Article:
When I visited the Bailey-Matthews Shell Museum, I was immediately drawn to the seahorse exhibit. What fascinating creatures! I was anxious to learn more.
Facts I learned about seahorses:
Although classified as fish, seahorses have an exoskeleton, no scales, and swim erect. They are carnivores and their diet consists mainly of small crustaceans. Their long, thin snout acts like a vacuum. They don’t have stomachs, so they must eat continuously. Eyes move independently, so they can look forward and backward at the same time.
Seahorses are poor swimmers. They propel themselves by fluttering a small fin on their back. Smaller fins, located near the back of the head, are used for steering. They are one of the few sea animals that can change colors which they use to camouflage themselves and hide from predators.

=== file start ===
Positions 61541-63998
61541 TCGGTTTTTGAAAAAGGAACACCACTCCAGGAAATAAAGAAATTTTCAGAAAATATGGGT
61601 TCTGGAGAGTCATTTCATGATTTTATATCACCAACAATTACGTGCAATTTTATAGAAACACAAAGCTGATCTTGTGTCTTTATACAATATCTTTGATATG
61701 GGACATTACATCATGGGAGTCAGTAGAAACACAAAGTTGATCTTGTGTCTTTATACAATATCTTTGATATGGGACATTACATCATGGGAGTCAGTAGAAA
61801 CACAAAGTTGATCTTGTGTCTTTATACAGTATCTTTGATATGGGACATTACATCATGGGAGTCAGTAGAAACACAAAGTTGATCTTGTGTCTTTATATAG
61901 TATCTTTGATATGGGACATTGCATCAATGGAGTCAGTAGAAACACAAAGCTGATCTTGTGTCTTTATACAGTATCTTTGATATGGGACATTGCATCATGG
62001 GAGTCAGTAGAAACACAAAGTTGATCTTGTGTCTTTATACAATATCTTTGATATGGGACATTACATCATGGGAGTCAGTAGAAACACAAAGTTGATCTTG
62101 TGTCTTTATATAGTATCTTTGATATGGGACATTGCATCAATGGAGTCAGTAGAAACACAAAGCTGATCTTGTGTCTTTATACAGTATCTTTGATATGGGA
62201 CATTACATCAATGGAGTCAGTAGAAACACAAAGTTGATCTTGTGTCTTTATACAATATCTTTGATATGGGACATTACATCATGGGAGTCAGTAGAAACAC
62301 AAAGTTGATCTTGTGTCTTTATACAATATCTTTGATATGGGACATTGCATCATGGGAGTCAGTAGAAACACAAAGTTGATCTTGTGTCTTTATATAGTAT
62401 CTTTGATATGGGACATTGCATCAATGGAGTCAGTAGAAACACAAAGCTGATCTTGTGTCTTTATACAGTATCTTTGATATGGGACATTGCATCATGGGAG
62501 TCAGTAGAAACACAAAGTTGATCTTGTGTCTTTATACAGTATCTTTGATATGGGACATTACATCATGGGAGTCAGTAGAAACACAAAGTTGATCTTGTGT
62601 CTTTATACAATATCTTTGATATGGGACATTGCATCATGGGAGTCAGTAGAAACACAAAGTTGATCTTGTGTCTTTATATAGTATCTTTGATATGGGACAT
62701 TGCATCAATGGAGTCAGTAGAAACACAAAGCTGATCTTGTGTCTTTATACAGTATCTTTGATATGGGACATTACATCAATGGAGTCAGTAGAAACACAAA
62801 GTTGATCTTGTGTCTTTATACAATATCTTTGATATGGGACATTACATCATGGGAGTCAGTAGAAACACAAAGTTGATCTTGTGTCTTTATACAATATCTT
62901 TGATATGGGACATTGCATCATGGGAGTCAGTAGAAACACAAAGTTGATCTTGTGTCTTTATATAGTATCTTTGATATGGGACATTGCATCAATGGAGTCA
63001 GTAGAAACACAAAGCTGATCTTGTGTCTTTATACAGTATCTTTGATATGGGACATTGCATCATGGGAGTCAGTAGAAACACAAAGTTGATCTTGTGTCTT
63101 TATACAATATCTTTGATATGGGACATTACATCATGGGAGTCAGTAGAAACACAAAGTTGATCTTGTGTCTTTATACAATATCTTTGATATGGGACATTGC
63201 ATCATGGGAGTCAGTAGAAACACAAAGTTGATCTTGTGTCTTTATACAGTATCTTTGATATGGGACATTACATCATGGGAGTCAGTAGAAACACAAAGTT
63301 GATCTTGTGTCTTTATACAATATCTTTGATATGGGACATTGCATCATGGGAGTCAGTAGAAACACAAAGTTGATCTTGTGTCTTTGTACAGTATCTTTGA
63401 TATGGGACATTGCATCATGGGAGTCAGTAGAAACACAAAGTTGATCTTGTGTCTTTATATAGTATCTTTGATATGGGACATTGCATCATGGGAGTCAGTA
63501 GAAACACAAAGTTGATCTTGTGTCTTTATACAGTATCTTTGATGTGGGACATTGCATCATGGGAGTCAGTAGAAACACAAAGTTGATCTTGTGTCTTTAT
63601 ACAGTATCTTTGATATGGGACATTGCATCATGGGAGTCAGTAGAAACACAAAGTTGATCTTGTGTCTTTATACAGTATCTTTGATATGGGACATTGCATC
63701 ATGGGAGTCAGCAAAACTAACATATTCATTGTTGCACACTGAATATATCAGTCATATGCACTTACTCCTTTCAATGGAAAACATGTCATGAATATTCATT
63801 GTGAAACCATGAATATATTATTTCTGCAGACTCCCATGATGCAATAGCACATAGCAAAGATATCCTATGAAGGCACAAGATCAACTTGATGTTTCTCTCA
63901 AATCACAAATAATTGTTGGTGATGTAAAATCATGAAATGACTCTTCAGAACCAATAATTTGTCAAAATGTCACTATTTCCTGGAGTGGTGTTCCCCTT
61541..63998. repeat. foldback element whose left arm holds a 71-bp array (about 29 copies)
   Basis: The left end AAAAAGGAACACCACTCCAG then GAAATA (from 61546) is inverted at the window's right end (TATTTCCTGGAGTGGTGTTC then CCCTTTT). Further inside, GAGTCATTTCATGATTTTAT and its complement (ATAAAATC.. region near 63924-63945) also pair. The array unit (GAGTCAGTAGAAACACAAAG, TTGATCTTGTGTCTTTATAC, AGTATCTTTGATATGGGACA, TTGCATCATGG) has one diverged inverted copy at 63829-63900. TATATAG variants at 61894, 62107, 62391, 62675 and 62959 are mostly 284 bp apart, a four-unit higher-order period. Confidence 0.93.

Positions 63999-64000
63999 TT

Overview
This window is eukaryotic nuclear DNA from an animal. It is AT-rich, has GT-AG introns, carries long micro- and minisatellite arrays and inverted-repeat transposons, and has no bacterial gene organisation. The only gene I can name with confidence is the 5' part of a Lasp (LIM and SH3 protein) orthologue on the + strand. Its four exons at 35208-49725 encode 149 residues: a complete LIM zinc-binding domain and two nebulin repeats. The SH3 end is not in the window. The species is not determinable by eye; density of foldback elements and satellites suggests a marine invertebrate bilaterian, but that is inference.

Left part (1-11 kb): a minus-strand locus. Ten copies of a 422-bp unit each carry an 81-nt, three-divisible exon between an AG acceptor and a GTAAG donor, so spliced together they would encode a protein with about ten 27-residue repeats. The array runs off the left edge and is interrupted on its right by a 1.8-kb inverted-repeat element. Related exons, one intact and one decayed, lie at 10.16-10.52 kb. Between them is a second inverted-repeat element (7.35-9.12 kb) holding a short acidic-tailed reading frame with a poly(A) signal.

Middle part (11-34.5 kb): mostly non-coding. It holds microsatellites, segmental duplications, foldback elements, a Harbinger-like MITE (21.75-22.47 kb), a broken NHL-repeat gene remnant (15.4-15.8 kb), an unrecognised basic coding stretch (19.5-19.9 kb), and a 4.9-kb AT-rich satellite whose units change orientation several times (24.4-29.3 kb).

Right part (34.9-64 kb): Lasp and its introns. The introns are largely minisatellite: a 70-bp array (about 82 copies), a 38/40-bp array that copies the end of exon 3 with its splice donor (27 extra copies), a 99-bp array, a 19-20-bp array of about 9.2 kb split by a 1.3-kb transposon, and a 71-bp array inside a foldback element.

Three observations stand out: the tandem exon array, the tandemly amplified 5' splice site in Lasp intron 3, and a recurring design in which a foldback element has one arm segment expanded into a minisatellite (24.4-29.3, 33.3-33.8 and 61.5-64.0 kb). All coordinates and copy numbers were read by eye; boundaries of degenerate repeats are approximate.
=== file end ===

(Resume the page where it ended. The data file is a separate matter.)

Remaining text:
Seahorses are the only fish that have tails that can grab objects. Tails are used to grip onto sea grasses, so that they are not carried away by a current.
Seahorses reproduce in a unique way. The female lays her eggs in a male’s brood pouch. He carries the eggs until they are ready to hatch. Up to 45 days later, the babies emerge fully developed.
Click here for full screen. Note: Several other sources that although sea horses mate for a period, they do not mate for life.
Click here for full screen.
Use this as a brain break and to incorporate music into your study! Click here for full screen.
Click here to listen to Mr. Seahorse.